Coddling Customers: IW Best Plants Profile - 2004

Combined with a big push on lean manufacturing, customer care pays off for a Collins & Aikman plant.

Collins & Aikman Plastics Williamston Operations, Williamston, Mich.

At a Glance

Treasa Clemons, a team leader on the production floor at Collins & Aikman (C&A) Corp.'s Williamston Operations in Williamston, Mich., always considered herself a stay-at-home woman. She seldom ventured far from her nearby, rural home in Holt, Mich., outside Lansing. Yet there she was in June 2002, flying on a Northwest Airlines jetliner heading for St. Louis. It was her first airplane ride, and she was thrilled.

The thrill was courtesy of her employer, manufacturer of automotive headrests, armrests, console covers and other interior components for 13 auto industry customers. C&A Williamston was sending her to Pacific, Mo., to visit a customer, Intier Automotive Inc., a unit of Magna International Inc., for which it builds headrests that go into seats in the Chrysler RS minivan.

Since then she's traveled to several other customer sites. But she is not the only frequent traveler from Williamston's production floor. The plant is such a firm believer in being close to customers that in the last year alone, fully 25% of its 160 employees have visited customer facilities. Sometimes, like Clemons on her Missouri trip, they go to help solve quality problems. Other times it is to facilitate new-product launches. More often, though, their mission is proactive: simply to gain a better understanding of customer needs.

This unusual emphasis on customer visits by employees is just one indicator of the excellence at the Williamston Operation. But you wouldn't sense it at first glance. The facility consists of two locations, both unpretentious. The main building, on a small lot across a soybean field on the edge of Williamston, has limited parking, a tiny lobby, and office space so cramped a copy machine sits in the main hallway. The other is a corrugated-metal structure outside of town surrounded by woods.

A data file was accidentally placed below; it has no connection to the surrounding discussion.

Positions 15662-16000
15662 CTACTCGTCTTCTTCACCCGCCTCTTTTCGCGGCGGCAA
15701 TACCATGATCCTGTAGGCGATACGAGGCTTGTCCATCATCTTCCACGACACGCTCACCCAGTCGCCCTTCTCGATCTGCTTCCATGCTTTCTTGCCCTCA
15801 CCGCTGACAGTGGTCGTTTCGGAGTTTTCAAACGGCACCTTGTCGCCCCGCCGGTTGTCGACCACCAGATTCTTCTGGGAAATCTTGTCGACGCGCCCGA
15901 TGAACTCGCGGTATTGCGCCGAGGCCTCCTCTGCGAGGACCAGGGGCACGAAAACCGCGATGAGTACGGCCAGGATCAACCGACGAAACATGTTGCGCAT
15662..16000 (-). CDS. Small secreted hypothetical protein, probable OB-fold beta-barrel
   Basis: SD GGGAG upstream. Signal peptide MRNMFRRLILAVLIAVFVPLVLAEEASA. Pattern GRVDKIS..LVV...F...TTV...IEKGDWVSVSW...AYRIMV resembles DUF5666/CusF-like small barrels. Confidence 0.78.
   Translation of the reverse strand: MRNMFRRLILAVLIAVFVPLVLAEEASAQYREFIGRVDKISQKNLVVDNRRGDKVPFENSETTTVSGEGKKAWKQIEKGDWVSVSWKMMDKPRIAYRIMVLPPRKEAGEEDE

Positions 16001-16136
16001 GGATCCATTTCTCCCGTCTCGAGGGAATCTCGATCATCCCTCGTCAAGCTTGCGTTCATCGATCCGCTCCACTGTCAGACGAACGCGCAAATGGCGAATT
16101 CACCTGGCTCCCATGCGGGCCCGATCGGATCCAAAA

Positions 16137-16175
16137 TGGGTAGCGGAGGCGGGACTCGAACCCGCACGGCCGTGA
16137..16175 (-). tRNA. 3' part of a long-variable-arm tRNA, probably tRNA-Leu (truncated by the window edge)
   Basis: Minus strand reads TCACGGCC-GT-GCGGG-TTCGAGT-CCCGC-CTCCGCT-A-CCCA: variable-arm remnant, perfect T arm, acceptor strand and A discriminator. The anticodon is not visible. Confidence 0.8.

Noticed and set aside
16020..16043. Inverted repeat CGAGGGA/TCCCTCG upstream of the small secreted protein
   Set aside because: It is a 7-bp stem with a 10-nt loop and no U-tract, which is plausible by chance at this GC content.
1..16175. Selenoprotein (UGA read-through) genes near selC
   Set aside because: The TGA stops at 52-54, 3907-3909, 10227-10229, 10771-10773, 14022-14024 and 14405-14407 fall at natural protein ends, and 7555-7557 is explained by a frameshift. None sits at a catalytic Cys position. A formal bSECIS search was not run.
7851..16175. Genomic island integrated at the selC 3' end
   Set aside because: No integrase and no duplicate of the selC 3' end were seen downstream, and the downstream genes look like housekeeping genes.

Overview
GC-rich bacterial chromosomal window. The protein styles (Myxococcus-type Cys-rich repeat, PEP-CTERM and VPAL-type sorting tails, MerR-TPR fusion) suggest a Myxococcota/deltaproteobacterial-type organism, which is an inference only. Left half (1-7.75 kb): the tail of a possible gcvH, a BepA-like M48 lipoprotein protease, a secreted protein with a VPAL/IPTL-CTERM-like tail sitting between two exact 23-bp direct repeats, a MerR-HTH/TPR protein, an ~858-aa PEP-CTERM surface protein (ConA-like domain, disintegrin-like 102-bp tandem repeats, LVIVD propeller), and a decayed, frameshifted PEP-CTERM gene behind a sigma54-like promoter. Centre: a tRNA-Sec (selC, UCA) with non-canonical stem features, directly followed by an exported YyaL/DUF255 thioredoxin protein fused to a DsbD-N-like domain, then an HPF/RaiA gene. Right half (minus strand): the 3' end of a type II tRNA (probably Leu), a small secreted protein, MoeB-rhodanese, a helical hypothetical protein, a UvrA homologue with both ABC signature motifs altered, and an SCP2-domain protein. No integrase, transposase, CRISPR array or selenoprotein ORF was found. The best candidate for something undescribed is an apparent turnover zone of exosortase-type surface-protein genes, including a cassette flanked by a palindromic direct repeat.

The modest first impression you get of the Williamston Operations, however, belies the sophistication on the production floor. There, the manufacturing processes and practices dazzle.

For starters, the plant boasts a pioneering manufacturing process that competitors have yet to duplicate. Instead of using traditional rotational-molded or cut-and-sew methods to make the "skins" for many of its products, the facility employs an innovative blow-molding thermoplastic technology that allows 100% recycling of process waste streams and is highly repeatable. Products meet "Class A" surface quality -- the best, with fewest imperfections -- right out of the mold, without needing to be painted or top-coated.

Coupled with an advanced foam-injection to fill the skins with foam, the process results in products that plant managers say are 50% cheaper to produce than through traditional methods. And quality is higher.

But it's not just its manufacturing processes that set the Williamston Operations apart. The facility also is awash in team-based, 21st Century plant-floor practices. And none is more critical than lean manufacturing.

"Lean has always been here. We've just called it different things," says Tim Jenc, lean manufacturing manager. But he says the plant became more serious about the concepts in 2002 after Collins & Aikman purchased Textron Inc.'s Tac Trim Div., where lean was highly advanced. Williamston management soon piloted the concept for nine months in the area of the floor that makes those Chrysler RS minivan headrests, the plant's highest-volume product, and since has been aggressively expanding the practice. "Now all 15 areas of the plant practice some type of lean activity, and it's entrenched in 10," says Jenc. Among lean methods widely adopted are value-stream mapping, 5S, kanban, heijunka, visual changeover and total productive maintenance.